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It's Been Said Before

By Orin Hargraves

It's Been Said Before "examines why certain phrases become clichés and why they should be avoided -- or why they still have life left in them."

New from Cambridge University Press!


Sounds Fascinating

By J. C. Wells

How do you pronounce biopic, synod, and Breughel? - and why? Do our cake and archaic sound the same? Where does the stress go in stalagmite? What's odd about the word epergne? As a finale, the author writes a letter to his 16-year-old self.

Academic Paper

Title: That-variation in German and Spanish L2 English
Author: Stefanie Wulff
Institution: University of Florida
Author: Nicholas Lester
Institution: University of California, Santa Barbara
Author: Maria T. Martinez-Garcia
Institution: University of Kansas
Linguistic Field: Applied Linguistics; Syntax
Subject Language: English
Abstract: In certain English finite complement clauses, inclusion of the complementizer that is optional. Previous research has identified various factors that influence when native speakers tend to produce or omit the complementizer, including syntactic weight, clause juncture constraints, and predicate frequency. The present study addresses the question to what extent German and Spanish learners of English as a second language (L2) produce and omit the complementizer under similar conditions. 3,622 instances of English adjectival, object, and subject complement constructions were retrieved from the International Corpus of English and the German and Spanish components of the International Corpus of Learner English. A logistic regression model suggests that L2 learners’ and natives’ production is largely governed by the same factors. However, in comparison with native speakers, L2 learners display a lower rate of complementizer omission. They are more impacted by processing-related factors such as complexity and clause juncture, and less sensitive to verb-construction cue validity.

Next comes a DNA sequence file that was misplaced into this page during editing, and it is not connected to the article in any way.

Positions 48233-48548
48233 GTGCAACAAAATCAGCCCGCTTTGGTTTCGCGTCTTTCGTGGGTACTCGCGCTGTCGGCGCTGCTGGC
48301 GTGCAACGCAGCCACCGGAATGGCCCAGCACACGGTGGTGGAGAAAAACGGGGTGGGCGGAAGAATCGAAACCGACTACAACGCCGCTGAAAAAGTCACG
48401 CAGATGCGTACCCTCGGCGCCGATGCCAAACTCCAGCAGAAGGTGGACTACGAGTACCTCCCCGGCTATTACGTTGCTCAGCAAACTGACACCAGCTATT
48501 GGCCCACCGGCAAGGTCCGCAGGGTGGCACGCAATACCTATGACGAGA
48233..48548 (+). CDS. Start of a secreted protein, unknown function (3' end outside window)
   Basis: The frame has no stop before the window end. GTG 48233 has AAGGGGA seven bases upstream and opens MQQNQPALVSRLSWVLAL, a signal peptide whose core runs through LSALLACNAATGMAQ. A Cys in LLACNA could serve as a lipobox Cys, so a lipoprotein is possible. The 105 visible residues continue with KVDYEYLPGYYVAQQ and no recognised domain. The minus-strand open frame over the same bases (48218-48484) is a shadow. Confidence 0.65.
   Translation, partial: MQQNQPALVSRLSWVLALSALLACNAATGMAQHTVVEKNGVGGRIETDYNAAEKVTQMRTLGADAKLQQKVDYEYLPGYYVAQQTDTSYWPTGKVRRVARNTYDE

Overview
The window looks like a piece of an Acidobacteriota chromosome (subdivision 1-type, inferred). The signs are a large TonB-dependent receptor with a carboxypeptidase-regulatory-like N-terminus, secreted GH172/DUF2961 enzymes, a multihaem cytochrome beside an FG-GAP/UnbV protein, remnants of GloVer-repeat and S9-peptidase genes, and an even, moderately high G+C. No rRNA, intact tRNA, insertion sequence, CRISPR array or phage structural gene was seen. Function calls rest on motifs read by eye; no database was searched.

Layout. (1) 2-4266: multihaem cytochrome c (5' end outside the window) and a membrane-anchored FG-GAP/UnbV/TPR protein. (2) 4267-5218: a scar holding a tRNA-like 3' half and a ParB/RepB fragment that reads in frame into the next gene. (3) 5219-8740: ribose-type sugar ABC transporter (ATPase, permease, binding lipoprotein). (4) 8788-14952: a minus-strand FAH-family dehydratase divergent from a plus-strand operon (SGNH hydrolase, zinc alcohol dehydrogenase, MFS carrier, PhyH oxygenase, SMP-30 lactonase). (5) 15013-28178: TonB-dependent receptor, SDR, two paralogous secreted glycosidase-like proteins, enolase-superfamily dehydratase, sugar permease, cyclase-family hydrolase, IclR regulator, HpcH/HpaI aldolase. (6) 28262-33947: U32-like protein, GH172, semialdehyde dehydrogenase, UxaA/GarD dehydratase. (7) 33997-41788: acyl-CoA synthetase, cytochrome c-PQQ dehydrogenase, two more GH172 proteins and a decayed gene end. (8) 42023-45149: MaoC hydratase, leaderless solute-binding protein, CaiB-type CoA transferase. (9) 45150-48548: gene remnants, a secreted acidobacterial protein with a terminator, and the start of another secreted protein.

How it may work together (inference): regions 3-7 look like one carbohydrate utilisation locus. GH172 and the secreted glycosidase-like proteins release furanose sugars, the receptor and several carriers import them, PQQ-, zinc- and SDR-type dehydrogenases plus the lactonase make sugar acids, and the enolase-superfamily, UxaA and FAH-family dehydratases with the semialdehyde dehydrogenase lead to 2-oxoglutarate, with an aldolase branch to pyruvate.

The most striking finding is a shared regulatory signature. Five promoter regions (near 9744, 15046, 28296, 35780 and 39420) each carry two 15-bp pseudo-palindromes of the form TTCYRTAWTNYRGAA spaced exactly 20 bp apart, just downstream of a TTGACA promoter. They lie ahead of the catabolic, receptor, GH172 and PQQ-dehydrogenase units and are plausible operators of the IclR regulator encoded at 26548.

This article appears IN Language and Cognition Vol. 6, Issue 2.

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